But it’s too late to do anything useful… It may be too late, but the likelihood is that it isn’t. That means your (and others’) endeavors are absolutely crucial. Don’t let hopelessness sabotage your efforts - as Vandana Shiva says, “the uncertainty of our times is no reason to be certain about hopelessness”. But I don’t have the right qualifications… If you don’t do it, who else will? It matters not that you don’t have certain qualifications, or years of experience in gardening or planning. What’s important is that you care about where you live, that you see the need to act, and that you are open to new ways of engaging people. If there was to be a job description for someone to start this process rolling it might list the qualities of that person as being: positive, good with people, having a basic knowledge of the place and of the key people in the town. Remember that you are going to design your own demise into the process (see Step 1 below). Your role at this stage is like a gardener preparing the soil for the ensuing garden, which you may or may not be around to see.

But I don’t have the energy for doing this... As the quote often ascribed to Goethe says, “Whatever you can do or dream you can, begin it. Boldness has genius, power and magic in it!” The experience of beginning a Transition Initiative certainly shows this to be the case. While the idea of preparing your town (or city, region, county, or state) for life beyond oil may seem staggering in its implications, something about the energy unleashed by the Transition Initiative process is unstoppable. You may feel overwhelmed by the prospect of all the work and complexity, but you will find that people will come forward to help. Many Transition Initiatives have commented on the serendipity of the process, how the right people appear at the right time. Something about seizing that boldness, about making the leap from “why is no-one doing anything” to “let’s do something” that generates the energy to keep it all moving. Developing environmental initiatives can seem like pushing a broken down car up a hill - a hard and unrewarding slog. Transition is like coming down the other side – the car starts moving faster than you can keep up with it, accelerating all the time. Once you give it the push from the top of the hill it will develop its own momentum. That’s not to say it isn’t hard work sometimes, but it is almost always a pleasure.

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So you have learned a little (or a lot) about the challenges and opportunities of our times, and you want to start a Transition Initiative in your community. Congratulations, you are embarking on a truly critical and exciting path. Below you will learn about how simple it is to apply for your “official” status. Many initiatives have told us that they cherish their formal status, and are very proud of having reached that point. By registering with Transition US you are also playing a critical role in allowing us to paint an accurate picture of the movement.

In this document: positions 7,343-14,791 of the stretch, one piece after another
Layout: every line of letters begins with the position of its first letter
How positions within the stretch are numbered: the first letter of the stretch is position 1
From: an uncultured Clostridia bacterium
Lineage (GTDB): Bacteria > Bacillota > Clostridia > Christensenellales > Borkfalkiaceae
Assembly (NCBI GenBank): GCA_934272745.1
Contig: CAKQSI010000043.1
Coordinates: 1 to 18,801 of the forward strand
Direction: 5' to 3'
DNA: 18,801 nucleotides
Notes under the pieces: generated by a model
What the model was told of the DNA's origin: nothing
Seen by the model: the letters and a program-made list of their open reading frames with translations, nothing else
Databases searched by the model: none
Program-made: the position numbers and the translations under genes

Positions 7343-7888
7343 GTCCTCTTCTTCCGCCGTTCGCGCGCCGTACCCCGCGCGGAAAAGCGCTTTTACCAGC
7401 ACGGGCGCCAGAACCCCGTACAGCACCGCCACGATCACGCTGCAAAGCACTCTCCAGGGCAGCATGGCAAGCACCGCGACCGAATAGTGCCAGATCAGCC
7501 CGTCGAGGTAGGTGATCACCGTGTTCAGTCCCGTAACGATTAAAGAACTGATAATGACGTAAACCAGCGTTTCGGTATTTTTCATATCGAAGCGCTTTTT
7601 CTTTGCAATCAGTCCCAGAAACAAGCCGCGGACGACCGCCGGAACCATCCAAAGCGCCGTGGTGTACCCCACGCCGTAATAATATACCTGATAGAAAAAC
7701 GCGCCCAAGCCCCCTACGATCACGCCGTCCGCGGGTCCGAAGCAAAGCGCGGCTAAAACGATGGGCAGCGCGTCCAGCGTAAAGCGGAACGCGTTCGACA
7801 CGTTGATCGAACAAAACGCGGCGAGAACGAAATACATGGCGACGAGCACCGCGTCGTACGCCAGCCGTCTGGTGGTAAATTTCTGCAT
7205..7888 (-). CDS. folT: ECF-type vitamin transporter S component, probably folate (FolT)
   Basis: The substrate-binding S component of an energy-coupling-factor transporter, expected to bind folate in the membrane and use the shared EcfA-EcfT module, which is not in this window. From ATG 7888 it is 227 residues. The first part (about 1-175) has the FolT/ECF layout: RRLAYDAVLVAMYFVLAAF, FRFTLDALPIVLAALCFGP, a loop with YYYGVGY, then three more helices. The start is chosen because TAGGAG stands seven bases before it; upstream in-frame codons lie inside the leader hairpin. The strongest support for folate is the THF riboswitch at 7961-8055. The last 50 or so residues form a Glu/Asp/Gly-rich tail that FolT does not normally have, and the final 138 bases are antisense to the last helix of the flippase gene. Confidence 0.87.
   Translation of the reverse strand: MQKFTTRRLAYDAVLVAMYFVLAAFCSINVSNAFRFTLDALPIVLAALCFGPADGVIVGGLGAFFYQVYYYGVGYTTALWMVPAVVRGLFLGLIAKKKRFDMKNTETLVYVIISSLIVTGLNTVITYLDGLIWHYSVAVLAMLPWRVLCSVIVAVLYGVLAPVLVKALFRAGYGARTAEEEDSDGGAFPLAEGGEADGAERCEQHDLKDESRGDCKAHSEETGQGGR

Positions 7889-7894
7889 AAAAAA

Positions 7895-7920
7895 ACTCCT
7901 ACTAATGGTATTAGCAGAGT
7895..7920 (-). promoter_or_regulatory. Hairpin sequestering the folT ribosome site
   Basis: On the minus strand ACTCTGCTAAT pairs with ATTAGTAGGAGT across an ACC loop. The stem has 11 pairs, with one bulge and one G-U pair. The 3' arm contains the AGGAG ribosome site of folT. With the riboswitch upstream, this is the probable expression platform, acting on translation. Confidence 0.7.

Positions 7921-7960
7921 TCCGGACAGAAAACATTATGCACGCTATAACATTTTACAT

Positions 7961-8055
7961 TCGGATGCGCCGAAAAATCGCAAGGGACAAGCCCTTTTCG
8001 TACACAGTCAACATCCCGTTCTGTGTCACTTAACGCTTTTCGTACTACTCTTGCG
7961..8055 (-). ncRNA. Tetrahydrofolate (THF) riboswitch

Becoming a Transition Initiative Transition initiatives on all scales (other than national ones) typically go through a succession of stages, as follows. The Initial Stage: typically, a group of people start to meet each other, start to discuss the Transition concept, and begin the process of enthusing each other to initiate the process. The ‘Mulling’ Stage: contact is made with Transition US and the individuals or groups read the ‘Transition Handbook’ and let us know of their ‘mulling’ status. The “Official” Stage: the ‘mulling’ stage can last for a few weeks or for many months, depending on the group. In order to proceed to formal (aka “official”) status you and your team simply need to: •

Check out the Transition Initiative Checklist and review it with your initiating team.

Complete the application which lists the guidelines and asks for information about the initiative, as well as checking that the initiative is in the best possible position to proceed successfully.

Submit your application by emailing the completed form to

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Criteria We’ve established a draft set of criteria that tells us how ready a community is to embark on this journey to a lower-energy future. If you’re thinking of adopting the Transition model for your community, take a look at this list and make an honest appraisal of where you are on these points. If there are any gaps, it should give you something to focus on while you build the initial energy and contacts around your Initiative. These criteria are developing all the time, and certainly aren’t written in stone. They are designed to be as helpful to you as possible. □□ An understanding of peak oil, climate change and the economic crisis as drivers (to be written into your group’s constitution or governing documents) □□ A group of 4-5 people willing to step into leadership roles (not just the boundless enthusiasm of a single person) □□ At least two people from the core team willing to attend an initial 2 day training course. □□ A potentially strong connection to local government □□ An initial understanding of the 12 Steps of Transition